The Making f a Political Boss
IT WAS A HOT, humid July day in Washington in the summer of 1912. Throughout the country men spoke of the recent national political conventions and speculated about the impact upon the presidential election of Theodore Roosevelt's bolt from the Republican party and his formation of the Progressive party. But in the Senate chamber a more immediate personal drama was occurring.
For three days a short, stocky, blond-headed man, who looked more like a schoolteacher or a minister than a politician, stamped up and down the chamber's center aisle, defending his right to his Senate seat and casting barbed challenges at his enemies. The man was William Lorimer of Illinois. The charge was that his seat had been purchased. His foes included the nation's most prominent politicians: President William Howard Taft, ex-President Theodore Roosevelt, and Senator Robert M. La Follette.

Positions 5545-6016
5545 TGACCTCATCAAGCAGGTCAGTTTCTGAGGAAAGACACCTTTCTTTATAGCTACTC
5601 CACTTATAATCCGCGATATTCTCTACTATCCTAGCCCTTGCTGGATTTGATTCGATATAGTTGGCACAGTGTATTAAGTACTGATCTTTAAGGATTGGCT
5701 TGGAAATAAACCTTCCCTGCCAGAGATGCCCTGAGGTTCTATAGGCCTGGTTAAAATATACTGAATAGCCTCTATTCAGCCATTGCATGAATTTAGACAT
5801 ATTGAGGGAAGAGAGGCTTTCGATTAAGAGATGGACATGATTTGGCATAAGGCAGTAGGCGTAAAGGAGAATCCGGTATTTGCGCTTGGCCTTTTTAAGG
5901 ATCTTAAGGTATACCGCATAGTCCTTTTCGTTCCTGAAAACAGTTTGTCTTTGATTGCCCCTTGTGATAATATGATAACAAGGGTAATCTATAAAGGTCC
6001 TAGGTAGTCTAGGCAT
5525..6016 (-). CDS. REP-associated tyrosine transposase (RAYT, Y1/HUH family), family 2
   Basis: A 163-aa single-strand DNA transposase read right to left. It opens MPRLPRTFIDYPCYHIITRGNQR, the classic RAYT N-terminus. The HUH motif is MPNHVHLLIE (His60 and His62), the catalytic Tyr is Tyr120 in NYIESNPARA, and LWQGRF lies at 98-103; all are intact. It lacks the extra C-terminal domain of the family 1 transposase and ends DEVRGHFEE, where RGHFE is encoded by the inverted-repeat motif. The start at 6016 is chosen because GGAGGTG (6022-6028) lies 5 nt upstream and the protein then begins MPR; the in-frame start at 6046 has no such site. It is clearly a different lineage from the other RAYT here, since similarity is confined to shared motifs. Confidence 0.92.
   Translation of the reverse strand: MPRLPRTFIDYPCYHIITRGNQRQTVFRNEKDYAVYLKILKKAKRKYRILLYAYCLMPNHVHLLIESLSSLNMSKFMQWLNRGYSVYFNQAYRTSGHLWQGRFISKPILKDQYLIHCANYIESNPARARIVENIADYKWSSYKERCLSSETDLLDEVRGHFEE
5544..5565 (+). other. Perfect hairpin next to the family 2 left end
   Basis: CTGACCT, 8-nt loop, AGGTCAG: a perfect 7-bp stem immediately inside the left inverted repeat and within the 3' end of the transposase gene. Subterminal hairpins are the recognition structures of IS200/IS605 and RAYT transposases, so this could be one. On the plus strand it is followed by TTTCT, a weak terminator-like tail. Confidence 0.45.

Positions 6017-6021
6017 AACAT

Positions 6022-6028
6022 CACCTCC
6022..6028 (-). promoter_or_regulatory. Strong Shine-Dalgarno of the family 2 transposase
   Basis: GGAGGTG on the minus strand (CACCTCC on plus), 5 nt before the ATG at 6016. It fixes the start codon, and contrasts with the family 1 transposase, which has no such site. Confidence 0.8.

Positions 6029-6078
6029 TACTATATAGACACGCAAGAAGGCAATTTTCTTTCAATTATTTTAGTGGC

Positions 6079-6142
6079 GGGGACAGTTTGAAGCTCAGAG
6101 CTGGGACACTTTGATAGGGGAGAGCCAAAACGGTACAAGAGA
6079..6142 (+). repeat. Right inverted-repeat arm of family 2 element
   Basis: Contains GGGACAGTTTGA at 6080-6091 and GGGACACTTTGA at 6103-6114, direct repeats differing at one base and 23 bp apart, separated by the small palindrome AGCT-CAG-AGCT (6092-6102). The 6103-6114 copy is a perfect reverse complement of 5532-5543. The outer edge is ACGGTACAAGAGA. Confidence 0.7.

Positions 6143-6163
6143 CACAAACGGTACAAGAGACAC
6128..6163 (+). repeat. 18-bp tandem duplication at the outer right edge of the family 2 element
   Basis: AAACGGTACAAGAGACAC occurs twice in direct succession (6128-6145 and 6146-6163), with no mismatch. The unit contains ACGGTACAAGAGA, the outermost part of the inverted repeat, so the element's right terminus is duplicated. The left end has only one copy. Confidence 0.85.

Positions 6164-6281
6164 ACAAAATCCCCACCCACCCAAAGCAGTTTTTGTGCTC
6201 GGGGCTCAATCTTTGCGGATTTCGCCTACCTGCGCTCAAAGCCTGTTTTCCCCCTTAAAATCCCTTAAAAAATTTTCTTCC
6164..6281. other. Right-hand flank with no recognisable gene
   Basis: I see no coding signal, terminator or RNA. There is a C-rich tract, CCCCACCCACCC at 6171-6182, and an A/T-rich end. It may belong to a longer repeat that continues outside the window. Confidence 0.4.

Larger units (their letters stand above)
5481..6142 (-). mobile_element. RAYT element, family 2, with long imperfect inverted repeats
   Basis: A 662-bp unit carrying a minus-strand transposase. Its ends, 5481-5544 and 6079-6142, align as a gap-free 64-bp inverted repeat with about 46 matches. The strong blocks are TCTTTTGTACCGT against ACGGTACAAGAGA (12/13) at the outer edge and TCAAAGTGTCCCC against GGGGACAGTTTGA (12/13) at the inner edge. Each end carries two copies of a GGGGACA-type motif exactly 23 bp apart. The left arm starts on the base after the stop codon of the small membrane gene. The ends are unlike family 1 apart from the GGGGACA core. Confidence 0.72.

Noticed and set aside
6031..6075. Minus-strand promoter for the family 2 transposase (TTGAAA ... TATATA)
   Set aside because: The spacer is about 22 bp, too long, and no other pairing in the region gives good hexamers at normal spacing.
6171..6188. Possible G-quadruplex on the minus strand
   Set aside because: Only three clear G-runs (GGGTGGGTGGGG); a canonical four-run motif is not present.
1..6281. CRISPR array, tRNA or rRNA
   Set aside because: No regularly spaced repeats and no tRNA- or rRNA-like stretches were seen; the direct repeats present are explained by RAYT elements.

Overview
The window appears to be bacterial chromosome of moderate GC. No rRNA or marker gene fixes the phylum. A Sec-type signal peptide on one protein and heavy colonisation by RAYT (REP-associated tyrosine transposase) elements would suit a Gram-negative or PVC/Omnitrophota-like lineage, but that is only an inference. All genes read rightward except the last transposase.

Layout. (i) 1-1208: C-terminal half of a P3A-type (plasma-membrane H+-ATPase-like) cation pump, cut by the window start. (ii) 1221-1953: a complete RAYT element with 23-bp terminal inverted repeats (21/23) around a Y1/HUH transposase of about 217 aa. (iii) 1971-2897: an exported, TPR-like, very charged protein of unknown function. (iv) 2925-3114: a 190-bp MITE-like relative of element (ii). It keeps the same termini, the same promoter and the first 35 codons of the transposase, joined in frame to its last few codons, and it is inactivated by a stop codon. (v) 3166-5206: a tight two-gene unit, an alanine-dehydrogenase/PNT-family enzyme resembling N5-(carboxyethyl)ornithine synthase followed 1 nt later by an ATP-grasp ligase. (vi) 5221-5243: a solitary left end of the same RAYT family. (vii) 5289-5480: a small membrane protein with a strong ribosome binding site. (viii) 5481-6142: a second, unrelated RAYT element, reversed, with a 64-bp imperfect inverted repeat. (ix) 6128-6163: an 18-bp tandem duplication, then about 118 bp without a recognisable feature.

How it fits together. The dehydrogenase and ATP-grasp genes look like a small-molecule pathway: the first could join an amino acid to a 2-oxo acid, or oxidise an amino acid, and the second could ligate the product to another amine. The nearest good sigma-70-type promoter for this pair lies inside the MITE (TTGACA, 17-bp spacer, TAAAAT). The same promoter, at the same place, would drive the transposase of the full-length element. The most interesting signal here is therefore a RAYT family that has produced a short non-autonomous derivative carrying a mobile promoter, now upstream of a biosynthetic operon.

The final decision was the Senate's. Lorimer expected no mercy, and none was given. "Oh, Senators," he cried, "you may vote to turn me out," but such a decision would be "the crime of the Senate" rather than a judgment based on evidence. "I am ready," said Lorimer. And, while the packed galleries waited breathlessly, the Senate voted 55 to 28 to oust him from his seat.1
The Senate ejected Lorimer because a majority of its members believed, or at least voted as if they believed, that his seat had been acquired through corrupt means. In alienating senatorial and public opinion, however, Lorimer's identification as a political "boss" was perhaps as crucial as the specific charges levied against him. In the____________________